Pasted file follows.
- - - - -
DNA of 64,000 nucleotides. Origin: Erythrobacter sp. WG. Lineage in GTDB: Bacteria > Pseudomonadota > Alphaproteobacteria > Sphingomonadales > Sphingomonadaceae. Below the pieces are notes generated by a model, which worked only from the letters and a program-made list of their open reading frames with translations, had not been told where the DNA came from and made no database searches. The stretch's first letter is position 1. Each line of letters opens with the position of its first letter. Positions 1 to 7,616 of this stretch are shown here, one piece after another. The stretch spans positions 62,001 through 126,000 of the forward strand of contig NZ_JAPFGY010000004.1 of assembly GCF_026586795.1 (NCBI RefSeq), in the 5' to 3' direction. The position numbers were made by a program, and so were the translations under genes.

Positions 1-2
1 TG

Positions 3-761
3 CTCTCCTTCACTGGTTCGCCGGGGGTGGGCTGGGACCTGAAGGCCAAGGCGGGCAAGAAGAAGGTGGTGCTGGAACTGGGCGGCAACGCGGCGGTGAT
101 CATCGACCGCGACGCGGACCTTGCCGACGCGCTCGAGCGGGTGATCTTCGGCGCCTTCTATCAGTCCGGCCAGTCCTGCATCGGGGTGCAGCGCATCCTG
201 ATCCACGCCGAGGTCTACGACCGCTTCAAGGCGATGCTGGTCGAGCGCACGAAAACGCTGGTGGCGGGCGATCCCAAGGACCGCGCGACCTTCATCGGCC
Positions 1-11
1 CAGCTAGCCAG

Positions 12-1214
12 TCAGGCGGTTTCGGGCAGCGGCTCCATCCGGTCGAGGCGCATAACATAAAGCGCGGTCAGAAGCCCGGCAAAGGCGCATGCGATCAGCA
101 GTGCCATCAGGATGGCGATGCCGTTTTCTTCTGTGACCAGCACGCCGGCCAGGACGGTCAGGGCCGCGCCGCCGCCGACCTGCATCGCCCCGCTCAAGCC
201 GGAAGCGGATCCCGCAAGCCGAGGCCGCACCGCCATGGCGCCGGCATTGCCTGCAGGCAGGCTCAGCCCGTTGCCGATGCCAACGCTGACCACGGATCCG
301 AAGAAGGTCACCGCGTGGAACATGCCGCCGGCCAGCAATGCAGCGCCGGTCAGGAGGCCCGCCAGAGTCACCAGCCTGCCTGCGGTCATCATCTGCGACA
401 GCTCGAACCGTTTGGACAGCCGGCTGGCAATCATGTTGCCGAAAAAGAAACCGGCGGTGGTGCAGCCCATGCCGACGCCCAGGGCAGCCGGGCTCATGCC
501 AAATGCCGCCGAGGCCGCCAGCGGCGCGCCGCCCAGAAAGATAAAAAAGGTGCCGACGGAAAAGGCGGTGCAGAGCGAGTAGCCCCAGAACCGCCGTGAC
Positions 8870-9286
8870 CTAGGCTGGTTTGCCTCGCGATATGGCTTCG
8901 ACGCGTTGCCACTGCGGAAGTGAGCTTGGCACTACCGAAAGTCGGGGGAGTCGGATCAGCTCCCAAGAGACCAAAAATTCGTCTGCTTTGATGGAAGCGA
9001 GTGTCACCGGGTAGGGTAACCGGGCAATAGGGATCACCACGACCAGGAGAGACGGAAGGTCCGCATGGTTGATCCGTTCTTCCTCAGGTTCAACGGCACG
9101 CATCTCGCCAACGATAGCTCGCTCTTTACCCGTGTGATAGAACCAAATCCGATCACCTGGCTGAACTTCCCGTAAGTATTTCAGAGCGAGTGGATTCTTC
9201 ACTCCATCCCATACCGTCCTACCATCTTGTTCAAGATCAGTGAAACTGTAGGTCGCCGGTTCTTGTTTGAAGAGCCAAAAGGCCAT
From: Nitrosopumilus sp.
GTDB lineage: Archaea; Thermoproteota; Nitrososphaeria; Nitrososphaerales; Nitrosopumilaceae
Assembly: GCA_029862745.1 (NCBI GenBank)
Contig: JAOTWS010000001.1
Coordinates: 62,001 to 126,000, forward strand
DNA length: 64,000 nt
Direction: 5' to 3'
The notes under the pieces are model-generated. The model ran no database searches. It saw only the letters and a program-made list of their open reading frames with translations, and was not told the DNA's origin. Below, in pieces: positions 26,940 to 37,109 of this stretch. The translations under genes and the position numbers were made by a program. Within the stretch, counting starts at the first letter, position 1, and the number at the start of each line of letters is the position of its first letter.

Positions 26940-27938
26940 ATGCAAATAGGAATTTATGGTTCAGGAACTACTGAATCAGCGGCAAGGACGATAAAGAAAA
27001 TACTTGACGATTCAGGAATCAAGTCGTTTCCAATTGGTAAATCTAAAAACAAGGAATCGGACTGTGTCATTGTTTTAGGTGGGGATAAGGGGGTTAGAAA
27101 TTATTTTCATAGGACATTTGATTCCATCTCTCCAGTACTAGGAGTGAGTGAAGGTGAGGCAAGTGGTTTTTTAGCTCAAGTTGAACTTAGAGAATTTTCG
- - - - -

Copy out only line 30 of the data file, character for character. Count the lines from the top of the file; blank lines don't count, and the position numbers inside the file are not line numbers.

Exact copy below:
The notes under the pieces are model-generated. The model ran no database searches. It saw only the letters and a program-made list of their open reading frames with translations, and was not told the DNA's origin. Below, in pieces: positions 26,940 to 37,109 of this stretch. The translations under genes and the position numbers were made by a program. Within the stretch, counting starts at the first letter, position 1, and the number at the start of each line of letters is the position of its first letter.